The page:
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The Ruler of Mardi Gras Meals: King Cake

King cake

With Fat Tuesday right around the corner, we look at a favorite Carnival indulgence: king cake. This colorfully-decorated, ring-shaped pastry is synonymous with Mardi Gras, and modern variations feature a variety of fillings, a popular one being cream cheese.  

King cake is a culinary custom rooted in Christianity that dates back to the 1300s in France. The name itself comes from the fact that it’s eaten on Jan. 6—Epiphany or King’s Day—when the Three Wise Men visited baby Jesus on the twelfth day of Christmas. These sweet, doughy cakes also hold a surprise: a bean, nut, coin, or ring baked inside. Whoever receives the slice with the trinket is crowned “king” or “queen” for the day.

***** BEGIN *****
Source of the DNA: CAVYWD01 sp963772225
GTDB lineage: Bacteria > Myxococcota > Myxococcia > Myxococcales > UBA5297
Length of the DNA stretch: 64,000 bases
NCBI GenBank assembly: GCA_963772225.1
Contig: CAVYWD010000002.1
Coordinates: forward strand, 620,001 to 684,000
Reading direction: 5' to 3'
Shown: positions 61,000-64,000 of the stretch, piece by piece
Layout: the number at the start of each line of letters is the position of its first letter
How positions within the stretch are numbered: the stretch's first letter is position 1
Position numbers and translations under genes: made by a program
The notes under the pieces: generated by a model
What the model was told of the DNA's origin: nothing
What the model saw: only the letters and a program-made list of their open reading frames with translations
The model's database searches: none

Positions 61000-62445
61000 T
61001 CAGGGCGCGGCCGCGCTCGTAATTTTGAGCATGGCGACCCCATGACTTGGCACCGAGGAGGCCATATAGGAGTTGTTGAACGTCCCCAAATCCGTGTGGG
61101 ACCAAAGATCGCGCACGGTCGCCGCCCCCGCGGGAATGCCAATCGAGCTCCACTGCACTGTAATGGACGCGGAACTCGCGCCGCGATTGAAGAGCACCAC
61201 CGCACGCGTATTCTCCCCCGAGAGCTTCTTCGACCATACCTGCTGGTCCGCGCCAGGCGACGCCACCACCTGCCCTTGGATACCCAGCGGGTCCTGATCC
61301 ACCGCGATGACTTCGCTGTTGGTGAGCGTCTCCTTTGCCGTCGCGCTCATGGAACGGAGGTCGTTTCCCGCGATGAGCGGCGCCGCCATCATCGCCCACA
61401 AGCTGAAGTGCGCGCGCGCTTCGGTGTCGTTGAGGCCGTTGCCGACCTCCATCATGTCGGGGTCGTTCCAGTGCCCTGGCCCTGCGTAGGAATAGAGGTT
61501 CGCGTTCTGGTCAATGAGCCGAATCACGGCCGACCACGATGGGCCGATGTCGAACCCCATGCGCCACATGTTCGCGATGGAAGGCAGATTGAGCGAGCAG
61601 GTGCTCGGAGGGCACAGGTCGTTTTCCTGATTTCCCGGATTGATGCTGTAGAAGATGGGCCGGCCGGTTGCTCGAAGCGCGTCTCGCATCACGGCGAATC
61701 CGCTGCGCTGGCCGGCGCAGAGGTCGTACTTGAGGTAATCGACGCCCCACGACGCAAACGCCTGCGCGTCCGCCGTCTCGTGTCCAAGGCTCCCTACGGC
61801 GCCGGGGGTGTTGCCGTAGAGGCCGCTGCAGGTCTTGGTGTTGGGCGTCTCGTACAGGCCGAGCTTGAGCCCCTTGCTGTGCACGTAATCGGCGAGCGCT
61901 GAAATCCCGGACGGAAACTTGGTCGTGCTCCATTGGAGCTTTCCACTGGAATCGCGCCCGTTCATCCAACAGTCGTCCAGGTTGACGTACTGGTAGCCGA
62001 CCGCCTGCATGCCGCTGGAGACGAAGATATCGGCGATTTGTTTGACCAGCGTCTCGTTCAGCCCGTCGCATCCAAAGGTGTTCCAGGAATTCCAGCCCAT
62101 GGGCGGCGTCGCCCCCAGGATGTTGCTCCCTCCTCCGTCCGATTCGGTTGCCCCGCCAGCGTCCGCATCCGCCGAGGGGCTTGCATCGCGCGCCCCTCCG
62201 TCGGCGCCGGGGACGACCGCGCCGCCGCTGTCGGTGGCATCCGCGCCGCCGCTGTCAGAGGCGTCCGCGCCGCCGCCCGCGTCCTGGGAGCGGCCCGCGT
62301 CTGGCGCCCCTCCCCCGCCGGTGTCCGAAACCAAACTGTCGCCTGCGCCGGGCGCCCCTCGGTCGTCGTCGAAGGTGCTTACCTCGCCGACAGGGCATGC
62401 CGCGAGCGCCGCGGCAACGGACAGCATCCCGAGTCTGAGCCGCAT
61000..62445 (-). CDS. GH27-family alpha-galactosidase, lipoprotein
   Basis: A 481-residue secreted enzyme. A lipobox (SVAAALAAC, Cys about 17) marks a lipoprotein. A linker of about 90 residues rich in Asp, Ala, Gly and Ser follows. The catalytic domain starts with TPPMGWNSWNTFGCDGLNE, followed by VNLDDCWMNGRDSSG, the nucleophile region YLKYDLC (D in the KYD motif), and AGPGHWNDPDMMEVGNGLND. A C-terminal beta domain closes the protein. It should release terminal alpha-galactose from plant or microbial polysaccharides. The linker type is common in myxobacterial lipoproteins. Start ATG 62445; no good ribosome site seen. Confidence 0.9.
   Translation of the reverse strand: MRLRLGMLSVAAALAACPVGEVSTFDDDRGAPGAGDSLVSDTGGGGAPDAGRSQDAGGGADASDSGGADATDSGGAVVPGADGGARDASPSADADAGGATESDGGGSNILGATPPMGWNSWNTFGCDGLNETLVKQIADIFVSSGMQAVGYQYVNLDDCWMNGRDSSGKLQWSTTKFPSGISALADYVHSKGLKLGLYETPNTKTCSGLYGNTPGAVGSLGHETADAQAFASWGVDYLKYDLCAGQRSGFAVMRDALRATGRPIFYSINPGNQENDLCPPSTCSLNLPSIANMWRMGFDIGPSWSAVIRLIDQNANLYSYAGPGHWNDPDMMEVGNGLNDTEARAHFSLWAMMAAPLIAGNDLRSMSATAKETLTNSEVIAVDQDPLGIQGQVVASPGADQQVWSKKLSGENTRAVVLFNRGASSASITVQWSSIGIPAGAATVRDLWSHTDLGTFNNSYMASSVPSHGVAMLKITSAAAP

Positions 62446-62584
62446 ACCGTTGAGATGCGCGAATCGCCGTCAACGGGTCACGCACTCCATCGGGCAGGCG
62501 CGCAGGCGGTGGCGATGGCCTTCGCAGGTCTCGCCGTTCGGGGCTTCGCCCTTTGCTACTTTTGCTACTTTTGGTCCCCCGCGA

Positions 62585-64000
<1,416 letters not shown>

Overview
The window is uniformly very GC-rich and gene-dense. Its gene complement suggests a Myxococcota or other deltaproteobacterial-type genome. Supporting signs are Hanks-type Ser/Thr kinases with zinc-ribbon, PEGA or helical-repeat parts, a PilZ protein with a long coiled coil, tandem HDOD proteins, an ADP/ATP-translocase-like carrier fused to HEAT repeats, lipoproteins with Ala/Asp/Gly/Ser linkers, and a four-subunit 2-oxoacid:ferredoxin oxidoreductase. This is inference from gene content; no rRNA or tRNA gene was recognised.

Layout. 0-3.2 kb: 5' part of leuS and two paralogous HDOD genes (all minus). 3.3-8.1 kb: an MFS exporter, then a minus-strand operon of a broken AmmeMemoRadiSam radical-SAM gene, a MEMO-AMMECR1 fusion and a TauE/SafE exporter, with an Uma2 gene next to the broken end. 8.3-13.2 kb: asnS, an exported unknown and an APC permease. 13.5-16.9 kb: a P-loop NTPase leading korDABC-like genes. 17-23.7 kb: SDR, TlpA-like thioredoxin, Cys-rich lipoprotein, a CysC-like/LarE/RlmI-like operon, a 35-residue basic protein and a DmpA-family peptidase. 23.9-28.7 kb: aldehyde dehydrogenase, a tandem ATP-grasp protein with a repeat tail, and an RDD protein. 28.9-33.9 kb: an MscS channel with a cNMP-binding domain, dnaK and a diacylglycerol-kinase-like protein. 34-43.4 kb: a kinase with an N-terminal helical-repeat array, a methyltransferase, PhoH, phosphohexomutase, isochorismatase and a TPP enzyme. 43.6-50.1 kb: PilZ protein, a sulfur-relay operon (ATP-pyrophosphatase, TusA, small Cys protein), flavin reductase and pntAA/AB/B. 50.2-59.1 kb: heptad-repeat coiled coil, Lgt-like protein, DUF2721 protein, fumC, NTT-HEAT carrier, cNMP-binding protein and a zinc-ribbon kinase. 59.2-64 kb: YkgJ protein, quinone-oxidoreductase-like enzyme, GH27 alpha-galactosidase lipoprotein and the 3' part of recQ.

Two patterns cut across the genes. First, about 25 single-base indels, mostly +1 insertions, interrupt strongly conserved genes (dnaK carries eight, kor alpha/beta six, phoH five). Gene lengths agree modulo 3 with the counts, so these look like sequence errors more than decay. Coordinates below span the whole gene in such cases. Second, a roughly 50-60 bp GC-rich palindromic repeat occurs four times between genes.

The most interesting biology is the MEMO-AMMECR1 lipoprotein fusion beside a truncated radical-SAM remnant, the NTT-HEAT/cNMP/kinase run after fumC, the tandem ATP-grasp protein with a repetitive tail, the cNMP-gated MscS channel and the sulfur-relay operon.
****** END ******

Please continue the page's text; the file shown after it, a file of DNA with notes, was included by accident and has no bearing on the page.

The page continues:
Thanks to French settlers who brought king cake to the colonies, this treat has evolved into a uniquely American tradition. Stateside it’s typically adorned with green, purple, and gold sugars, the three official Mardi Gras colors that symbolize faith, justice, and power. Bakers in NOLA added another twist by embedding a small baby figurine in the cakes. One account recalls how this trend began: A popular king cake baker bought a surplus of porcelain dolls from a traveling salesman in the 1950s. He placed the dolls inside the cakes and later used small plastic dolls when he ran out. 

Americans enjoy king cake throughout the Carnival season, right up until Lent begins. In addition to becoming “royal” for a day, the person who finds the baby is responsible for hosting the next party and providing the next king cake. Get in on the fun and bake a more traditional version, or try New Orleans’ celebrity chef Emeril Lagasse’s take filled with cream cheese. 


Photo Credit: Emily Carlin | CC

Rachel E. McLean

Rachel is an editorial intern at culture for Spring 2017. She is Junior at Boston University studying Journalism and Communication with an emphasis in Public Relations. Known as "the cheese queen" among friends, she's had a passion for fromage from a young age.